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Penyampai : DATO' SERI DR. MAHATHIR BIN MOHAMAD
Tajuk : THE DIALOGUE SESSION WITH THE BUSINESS COMMUNITY
Lokasi : DAMASCUS, SYRIA
Tarikh : 18-08-2003
 
It is truly a great pleasure for me to have this opportunity to address and exchange views with prominent business leaders of the Syrian Arab Republic.

2. Relations between Syria and Malaysia can only be strengthened if it is pursued on as many fronts as possible. Business and economic interface is certainly an important component of that endeavour. For this reason, we are here today to explore with you ways that we can enhance bilateral economic and trade relations. To help achieve that objective, several leaders and representatives of the Malaysian business community have joined me during this visit to identify and develop opportunities for business collaborations.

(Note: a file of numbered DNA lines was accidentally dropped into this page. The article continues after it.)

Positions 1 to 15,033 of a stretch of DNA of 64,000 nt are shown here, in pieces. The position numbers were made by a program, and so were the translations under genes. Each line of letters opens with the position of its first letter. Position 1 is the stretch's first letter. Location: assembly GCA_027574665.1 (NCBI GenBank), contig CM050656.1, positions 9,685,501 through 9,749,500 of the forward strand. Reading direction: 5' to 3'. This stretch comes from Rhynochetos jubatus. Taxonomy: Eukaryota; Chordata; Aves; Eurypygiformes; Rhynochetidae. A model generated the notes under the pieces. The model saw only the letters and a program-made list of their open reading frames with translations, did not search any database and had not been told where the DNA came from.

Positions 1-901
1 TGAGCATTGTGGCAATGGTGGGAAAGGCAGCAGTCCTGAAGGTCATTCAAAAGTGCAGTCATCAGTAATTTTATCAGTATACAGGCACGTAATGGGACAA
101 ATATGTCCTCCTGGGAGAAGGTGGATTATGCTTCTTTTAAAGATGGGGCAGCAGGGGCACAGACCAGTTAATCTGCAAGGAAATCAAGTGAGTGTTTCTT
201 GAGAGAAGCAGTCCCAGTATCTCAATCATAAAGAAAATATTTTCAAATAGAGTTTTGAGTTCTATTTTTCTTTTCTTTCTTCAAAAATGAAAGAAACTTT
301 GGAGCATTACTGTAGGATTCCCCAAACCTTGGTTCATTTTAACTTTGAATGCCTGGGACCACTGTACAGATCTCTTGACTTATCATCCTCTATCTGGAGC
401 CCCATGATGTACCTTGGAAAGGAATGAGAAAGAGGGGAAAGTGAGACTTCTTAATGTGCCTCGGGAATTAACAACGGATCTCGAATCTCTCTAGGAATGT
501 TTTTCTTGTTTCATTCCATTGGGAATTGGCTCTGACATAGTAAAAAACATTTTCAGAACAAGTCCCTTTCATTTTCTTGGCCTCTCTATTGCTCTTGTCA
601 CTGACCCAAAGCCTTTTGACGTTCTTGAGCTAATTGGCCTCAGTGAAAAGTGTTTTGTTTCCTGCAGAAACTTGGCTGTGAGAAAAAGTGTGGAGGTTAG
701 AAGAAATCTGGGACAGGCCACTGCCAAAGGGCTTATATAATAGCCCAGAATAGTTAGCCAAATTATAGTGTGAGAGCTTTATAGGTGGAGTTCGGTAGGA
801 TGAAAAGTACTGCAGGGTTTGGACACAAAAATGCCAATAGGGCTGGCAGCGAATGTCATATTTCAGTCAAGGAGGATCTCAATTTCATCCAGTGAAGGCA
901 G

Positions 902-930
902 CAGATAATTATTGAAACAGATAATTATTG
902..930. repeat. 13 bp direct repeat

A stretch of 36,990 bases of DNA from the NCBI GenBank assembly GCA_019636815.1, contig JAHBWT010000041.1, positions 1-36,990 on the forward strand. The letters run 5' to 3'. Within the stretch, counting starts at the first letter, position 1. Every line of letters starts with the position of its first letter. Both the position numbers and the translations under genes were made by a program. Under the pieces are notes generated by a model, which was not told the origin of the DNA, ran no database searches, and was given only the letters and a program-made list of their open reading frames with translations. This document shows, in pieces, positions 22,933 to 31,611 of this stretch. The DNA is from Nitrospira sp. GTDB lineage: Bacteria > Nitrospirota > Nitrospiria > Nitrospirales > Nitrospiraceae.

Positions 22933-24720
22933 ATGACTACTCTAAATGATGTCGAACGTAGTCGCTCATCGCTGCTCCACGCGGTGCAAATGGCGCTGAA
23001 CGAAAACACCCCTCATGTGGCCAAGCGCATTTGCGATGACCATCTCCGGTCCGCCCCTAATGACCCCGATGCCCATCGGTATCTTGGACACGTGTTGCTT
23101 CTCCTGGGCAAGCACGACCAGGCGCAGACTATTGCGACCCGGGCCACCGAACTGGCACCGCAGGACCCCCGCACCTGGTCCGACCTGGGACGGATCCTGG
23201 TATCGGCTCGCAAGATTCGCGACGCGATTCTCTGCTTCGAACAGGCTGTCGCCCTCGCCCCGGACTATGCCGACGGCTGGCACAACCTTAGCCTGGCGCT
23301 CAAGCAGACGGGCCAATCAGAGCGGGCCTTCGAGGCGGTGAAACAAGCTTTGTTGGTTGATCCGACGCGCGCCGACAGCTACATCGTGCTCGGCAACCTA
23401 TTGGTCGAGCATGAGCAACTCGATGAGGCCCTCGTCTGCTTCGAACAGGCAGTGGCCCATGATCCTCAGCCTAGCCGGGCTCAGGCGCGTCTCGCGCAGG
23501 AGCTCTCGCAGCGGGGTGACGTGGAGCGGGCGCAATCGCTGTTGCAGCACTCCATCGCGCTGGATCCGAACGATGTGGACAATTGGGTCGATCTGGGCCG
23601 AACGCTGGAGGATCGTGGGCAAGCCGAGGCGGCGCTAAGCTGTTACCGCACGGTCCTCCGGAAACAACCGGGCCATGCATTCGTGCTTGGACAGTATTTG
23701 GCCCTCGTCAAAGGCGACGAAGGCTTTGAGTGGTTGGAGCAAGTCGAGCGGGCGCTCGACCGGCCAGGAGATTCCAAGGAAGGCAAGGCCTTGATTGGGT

3. While Malaysia prides itself as one of the major trading nations in Asia, we recognise that Syria, in particular Damascus, has for centuries been a trading hub in this region and that Syria has a rich history in commerce. As we continue to develop our nations, we should make the most of our long involvement in trade to develop business linkages between our two countries. Obviously we have not done enough in this regard as exemplified by the current relatively small amount of trade between the two countries. Lack of understanding of each other's economy could perhaps be the deterring factor. As such, I wish to take this opportunity to outline to you several fundamental elements of the Malaysian economy. Hopefully, greater awareness of the economic environment of the two countries will pave the way for more bilateral business and trade transactions.